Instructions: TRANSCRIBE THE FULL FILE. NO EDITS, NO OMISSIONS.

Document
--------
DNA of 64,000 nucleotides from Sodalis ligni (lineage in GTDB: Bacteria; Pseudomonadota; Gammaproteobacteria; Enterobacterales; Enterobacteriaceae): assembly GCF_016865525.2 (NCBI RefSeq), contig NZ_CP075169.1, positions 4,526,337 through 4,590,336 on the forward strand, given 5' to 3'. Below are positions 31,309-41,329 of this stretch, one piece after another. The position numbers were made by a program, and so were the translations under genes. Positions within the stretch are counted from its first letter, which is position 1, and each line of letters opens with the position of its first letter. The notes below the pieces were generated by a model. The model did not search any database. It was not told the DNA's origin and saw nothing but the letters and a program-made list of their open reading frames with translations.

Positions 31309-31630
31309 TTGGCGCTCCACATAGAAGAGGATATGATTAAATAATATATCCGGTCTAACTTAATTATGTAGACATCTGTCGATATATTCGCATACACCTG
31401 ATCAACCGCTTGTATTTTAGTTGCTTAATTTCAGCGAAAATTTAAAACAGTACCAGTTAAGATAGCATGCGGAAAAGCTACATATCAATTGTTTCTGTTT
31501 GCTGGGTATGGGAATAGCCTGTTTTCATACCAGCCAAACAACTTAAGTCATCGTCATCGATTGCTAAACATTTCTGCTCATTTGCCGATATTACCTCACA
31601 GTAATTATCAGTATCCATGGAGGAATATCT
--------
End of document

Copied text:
DNA of 64,000 nucleotides from Sodalis ligni (lineage in GTDB: Bacteria; Pseudomonadota; Gammaproteobacteria; Enterobacterales; Enterobacteriaceae): assembly GCF_016865525.2 (NCBI RefSeq), contig NZ_CP075169.1, positions 4,526,337 through 4,590,336 on the forward strand, given 5' to 3'. Below are positions 31,309-41,329 of this stretch, one piece after another. The position numbers were made by a program, and so were the translations under genes. Positions within the stretch are counted from its first letter, which is position 1, and each line of letters opens with the position of its first letter. The notes below the pieces were generated by a model. The model did not search any database. It was not told the DNA's origin and saw nothing but the letters and a program-made list of their open reading frames with translations.

Positions 31309-31630
31309 TTGGCGCTCCACATAGAAGAGGATATGATTAAATAATATATCCGGTCTAACTTAATTATGTAGACATCTGTCGATATATTCGCATACACCTG
31401 ATCAACCGCTTGTATTTTAGTTGCTTAATTTCAGCGAAAATTTAAAACAGTACCAGTTAAGATAGCATGCGGAAAAGCTACATATCAATTGTTTCTGTTT
31501 GCTGGGTATGGGAATAGCCTGTTTTCATACCAGCCAAACAACTTAAGTCATCGTCATCGATTGCTAAACATTTCTGCTCATTTGCCGATATTACCTCACA
31601 GTAATTATCAGTATCCATGGAGGAATATCT